Plain speaking in Illyria
Review of Twelfth Night
Times Literary Supplement, 29 March 1991
Surprisingly, and disappointingly, this production lacks direction. Its aim is plain, and deserving of applause; let Shakespeare speak, without superimposed interpretation. The play itself, from its first line to its last, pleads for just such a performance. It avowedly strives to please us by presenting love and drama in terms of music, of which we can also make what we will. For this purpose, Peter Hall eschews both the broad approach of the English Shakespeare Company and the subtler individual detail of its Royal counterpart. His musical models are neither choral works nor Lieder but Mozart operas; in theory, the perfect paradigm for the exposition and resolution of sexual ambiguities and tensions. At The Playhouse, the actual on-stage music is minimal, if not minimalist; but the quasi-musical effects are pervasive. Thus Maria Miles, who has an occasional twinkle of star quality, inserts a deliberate pause before each of her set speeches, as if to introduce a Viola solo. The three merry men in the caterwauling scene are arranged as an operatic trio. Above all, the denouement works wonders by stage grouping and delivery. Against the background of real ungrudging reconciliation, as in Figaro and Così, the added theme of revenge strikes a painfully jarring and unresolved discord. The great era of Shakespearean tragedy is waiting round the corner, out of sight.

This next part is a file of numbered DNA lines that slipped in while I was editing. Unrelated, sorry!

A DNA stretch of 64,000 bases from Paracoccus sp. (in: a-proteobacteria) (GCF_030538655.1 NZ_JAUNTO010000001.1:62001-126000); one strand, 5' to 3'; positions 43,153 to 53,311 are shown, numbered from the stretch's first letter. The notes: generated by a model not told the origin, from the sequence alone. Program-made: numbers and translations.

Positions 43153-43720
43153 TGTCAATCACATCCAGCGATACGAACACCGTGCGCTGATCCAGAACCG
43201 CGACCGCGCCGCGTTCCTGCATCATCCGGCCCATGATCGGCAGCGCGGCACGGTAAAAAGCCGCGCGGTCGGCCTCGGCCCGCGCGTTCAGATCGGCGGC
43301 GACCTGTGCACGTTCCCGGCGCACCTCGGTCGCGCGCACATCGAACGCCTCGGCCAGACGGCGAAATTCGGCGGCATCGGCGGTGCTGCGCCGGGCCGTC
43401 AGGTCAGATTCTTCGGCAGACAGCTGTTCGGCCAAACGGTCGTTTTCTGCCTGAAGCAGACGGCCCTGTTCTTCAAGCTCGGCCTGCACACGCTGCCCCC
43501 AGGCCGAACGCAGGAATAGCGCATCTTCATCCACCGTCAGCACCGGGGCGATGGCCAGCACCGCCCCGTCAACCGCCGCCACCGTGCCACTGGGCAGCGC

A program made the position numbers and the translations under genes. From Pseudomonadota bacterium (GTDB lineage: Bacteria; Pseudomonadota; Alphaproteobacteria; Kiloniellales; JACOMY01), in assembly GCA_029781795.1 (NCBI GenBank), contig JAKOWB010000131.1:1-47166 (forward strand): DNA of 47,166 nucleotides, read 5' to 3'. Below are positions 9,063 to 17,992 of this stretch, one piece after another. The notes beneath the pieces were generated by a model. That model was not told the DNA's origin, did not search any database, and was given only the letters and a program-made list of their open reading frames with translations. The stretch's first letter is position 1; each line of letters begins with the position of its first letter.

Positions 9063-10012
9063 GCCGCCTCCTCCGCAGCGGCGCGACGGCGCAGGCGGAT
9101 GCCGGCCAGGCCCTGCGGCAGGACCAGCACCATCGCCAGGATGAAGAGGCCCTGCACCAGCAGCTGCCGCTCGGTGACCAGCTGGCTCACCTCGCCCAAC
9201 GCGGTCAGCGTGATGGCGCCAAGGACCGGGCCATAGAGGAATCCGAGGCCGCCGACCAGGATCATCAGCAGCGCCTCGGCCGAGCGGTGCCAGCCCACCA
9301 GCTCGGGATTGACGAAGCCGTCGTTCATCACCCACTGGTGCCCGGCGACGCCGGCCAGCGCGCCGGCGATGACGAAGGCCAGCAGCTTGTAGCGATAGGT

So, sadly, is much of this comedy. As yet, the company is hardly an entity, let alone a unity; and it achieves no more than a good concert performance, in which the artists address the audience. In consequence there is too little sense of the required interplay within the play. The characters fall in or out of love with themselves instead of each other; so no independent dramatic world is created except by individual effort, which is fitful. The steadiest highlight is Eric Porter's Malvolio, whose malevolence is not merely nominal. His study could achieve greatness, if it were more strongly supported by stage action and reaction. But his tormentors are unhelpfully lightweight. Dinsdale Landen offers too much literal Belch and not enough poetic Sir Toby; that malicious mischief-maker is concealed in a cosy Santa Claus character and costume. No one could have guessed from Diane Bull's Mrs Mopp impersonation that Maria is a gentlewoman, still less the brains behind the counterfeit-letter plot. Martin Jarvis makes an intelligent Aguecheek, which is a genuine achievement; but that paradox proves impossible to sustain. The glum laughter and sad clowning of David Ryall's Feste, on the other hand, are convincing enough; but his dry, throwaway style of singing does little for lyricism in Illyria. Sam Crowe's amorous metamorphosis from dark mourning into bright morning is well effected, with the help of costume and lighting changes. But neither aspect of Olivia makes any special appeal to Richard Garnett's Orsino, who seems strangely serene for so desperately frustrated a lover. His philosophical reading remains unperturbed even when his page turns into a woman before his eyes. As her non-identical twin brother Sebastian, Peter Lindford makes the most of his part; so does David Hargreaves, who for some brief but compelling moments not only holds but dominates the stage as the sea-captain Antonio.
Of course there is much else to admire and relish, including many a deft directorial touch if no very strong or consistent grasp. The design and decor are unobtrusively expressive and relevant; the autumnal setting of flame-coloured foliage with a hint of frost to follow, and the alternation of smoky mists with sunny radiance, are modestly yet memorably managed. But where are the expected fire and warmth?